It was by chance. Throughout university I studied marketing, and when I graduated in 2000 I worked in an internet company doing online marketing. But I had always been interested in technology. A lot of my friends in China worked in this area, and I began to understand VR technology as it became more popular in the middle of this decade.

In 2015, I had a friend called Kai Liang who was working on VR content. We had a few discussions on where VR was going and decided to do business together. I bought some VR devices for myself and if I had free time, I would play around with the technology. It was just an interesting thing to do at the time.

When I moved to Australia, I worked in a mortgage company which helped Chinese investors find mortgages. But last year, the major banks in Australia changed their policies on foreign investors and closed itself to overseas mortgages. Business dropped significantly. We didn’t close the business, but I had an opportunity to try something new. Doing this project was a perfect match for me.

In October 2017, we held a lot of meetings and did some research of how VR was used in the global market. At this point, we didn’t know what field we should target, so we experimented with using the headsets for property and entertainment use. But after talking with teachers, we thought education was the best market to target.

In the beginning, we didn’t have an English version of our content. We demonstrated the course content to English-speaking teachers in Chinese. But even with the language barrier, the content was designed to be visual and made those teachers interested in the technology. The feedback was part of the reason why we chose the education sector.

I later met Ye Yan–a community liason officer at Kogarah High School who gave a public talk on the Australian education system in 2017. I was looking for a partner at the time who knew the system well, and talked to Ye for three months before partnering with him.

After pivoting a few times in the beginning, we’re now working on implementing VR for the education sector.

One of the first challenges we found was understanding differences between private and public schools. NSW government schools have a very strong IT team, and they’re training their teachers a lot with computers and technology. But there’s always going to be a delay in adoption. It’s a huge system, and they need to make sure new technologies won’t harm the existing system.

However, some private and Catholic schools have already integrated VR into their school curriculum. Since their business models work on student fees rather than government support, they can afford to try new technologies.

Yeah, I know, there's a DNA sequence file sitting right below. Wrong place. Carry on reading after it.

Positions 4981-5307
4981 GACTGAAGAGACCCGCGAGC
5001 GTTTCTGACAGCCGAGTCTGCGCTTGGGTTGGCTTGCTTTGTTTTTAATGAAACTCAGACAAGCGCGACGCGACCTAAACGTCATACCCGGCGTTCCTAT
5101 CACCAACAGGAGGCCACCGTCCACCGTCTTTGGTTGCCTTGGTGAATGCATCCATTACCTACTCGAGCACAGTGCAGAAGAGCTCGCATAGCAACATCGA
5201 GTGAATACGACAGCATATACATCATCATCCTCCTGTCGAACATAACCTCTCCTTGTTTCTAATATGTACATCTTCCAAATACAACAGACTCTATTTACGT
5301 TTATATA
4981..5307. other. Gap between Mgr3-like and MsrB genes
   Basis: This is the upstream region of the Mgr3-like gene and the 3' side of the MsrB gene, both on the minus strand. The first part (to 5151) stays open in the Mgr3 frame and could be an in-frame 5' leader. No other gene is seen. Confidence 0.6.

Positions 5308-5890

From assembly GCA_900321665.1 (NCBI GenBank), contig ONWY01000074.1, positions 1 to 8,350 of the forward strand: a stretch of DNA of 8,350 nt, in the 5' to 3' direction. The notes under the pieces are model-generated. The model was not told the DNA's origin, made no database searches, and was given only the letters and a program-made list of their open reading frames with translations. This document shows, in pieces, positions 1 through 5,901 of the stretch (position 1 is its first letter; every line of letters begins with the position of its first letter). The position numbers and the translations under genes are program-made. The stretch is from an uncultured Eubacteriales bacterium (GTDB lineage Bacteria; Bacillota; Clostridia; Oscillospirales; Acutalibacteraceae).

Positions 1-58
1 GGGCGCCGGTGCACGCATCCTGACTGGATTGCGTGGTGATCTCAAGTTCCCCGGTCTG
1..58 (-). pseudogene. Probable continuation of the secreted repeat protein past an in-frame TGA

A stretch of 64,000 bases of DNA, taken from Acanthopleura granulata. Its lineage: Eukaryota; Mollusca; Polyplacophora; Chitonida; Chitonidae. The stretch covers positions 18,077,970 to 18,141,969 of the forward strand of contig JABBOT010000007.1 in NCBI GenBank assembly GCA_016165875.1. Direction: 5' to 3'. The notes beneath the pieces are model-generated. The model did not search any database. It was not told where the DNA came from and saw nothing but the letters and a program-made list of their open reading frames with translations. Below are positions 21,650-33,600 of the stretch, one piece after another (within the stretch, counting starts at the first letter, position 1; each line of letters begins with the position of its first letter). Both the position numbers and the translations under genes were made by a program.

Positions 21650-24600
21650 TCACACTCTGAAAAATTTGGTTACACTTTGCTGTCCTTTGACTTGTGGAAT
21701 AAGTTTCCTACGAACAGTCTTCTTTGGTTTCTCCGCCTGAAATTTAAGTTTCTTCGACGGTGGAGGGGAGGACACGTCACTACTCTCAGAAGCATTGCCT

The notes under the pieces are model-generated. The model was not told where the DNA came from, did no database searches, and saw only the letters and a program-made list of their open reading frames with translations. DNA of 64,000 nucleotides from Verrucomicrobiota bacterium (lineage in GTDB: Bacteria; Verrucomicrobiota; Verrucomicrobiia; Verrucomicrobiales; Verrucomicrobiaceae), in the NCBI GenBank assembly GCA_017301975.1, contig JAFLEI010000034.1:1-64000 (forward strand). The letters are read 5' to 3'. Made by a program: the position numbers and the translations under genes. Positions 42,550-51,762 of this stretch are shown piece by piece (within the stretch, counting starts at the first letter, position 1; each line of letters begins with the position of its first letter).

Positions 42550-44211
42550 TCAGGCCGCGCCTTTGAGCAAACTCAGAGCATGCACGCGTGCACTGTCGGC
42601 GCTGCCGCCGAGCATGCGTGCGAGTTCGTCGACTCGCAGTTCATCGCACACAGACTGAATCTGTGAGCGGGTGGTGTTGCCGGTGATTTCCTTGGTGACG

For public schools, we built the new model on the idea of a mobile classroom. Schools could rent the gear and content for a day, and we’d hold classes over a 3-4 year age range so that everyone could use the technology. We bring over the devices, and cover course content consistent with their syllabus requirements in Physics, Biology and Geography. Then after the day ends, we pack up and move onto the next classroom.

For private schools, we sell the full system–a package with thirty VR headsets and licensing for the content. We work with content providers to better integrate the technology into the school curriculum.

Another challenge is understanding the needs of teachers. My business partner Ye had a few decades of experience in the education system and knows how time-strapped teachers are. They need to cover a lot of points in the syllabus, and they need to know your solution matches up to the curriculum. They shouldn’t be the people trying to implement the technology. We try and make it so easy that teachers have confidence we’ll cover all the points for that lesson.

We’re also working with libraries in providing VR services to the general public. They’re interested in our VR classroom concept and we’re planning to build some lessons with them. We’re currently talking with Hornsby and Hurstville libraries and we hope more partnerships will come in the future.

Ethan Ou

Ethan Ou

Ethan Ou is a content creator and an intern at Haymarket HQ, specialising in writing, photography, audio production and video editing. He's obsessed with learning about people and understanding differences in worldview and culture.
Ethan Ou